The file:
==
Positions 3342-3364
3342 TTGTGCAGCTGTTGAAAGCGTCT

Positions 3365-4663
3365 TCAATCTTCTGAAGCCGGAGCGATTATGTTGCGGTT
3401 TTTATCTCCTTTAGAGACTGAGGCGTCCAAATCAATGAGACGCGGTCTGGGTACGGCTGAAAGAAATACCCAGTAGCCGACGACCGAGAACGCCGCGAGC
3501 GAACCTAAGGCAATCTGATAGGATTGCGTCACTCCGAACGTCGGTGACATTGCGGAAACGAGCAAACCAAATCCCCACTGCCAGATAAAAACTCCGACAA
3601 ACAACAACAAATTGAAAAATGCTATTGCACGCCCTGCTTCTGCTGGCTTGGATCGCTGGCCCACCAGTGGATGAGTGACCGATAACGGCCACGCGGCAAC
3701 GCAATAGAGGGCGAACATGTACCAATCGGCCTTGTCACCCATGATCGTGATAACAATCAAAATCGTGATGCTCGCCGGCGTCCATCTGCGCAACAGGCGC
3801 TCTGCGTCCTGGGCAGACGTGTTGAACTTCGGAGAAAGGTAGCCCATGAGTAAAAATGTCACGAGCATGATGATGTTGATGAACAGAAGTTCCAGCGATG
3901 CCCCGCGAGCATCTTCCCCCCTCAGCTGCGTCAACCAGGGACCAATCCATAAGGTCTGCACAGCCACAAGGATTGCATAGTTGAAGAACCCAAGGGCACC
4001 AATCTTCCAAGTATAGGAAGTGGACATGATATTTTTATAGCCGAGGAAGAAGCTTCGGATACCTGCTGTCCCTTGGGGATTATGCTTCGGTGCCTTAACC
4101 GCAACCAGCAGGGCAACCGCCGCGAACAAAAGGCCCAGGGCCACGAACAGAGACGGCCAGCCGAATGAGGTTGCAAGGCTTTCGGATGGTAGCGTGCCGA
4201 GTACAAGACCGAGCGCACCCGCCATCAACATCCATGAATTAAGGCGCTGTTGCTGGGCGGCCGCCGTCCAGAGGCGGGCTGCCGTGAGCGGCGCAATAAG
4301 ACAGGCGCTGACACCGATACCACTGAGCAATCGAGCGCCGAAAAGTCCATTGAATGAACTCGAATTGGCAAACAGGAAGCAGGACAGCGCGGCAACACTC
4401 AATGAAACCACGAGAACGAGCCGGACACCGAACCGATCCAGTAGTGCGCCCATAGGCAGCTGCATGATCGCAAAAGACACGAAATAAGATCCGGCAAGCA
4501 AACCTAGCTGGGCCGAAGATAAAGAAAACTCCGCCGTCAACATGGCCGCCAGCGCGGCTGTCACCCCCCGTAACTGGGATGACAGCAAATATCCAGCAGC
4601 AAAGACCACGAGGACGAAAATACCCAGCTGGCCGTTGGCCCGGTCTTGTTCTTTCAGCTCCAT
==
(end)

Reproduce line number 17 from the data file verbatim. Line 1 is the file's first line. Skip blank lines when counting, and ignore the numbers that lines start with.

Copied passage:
4601 AAAGACCACGAGGACGAAAATACCCAGCTGGCCGTTGGCCCGGTCTTGTTCTTTCAGCTCCAT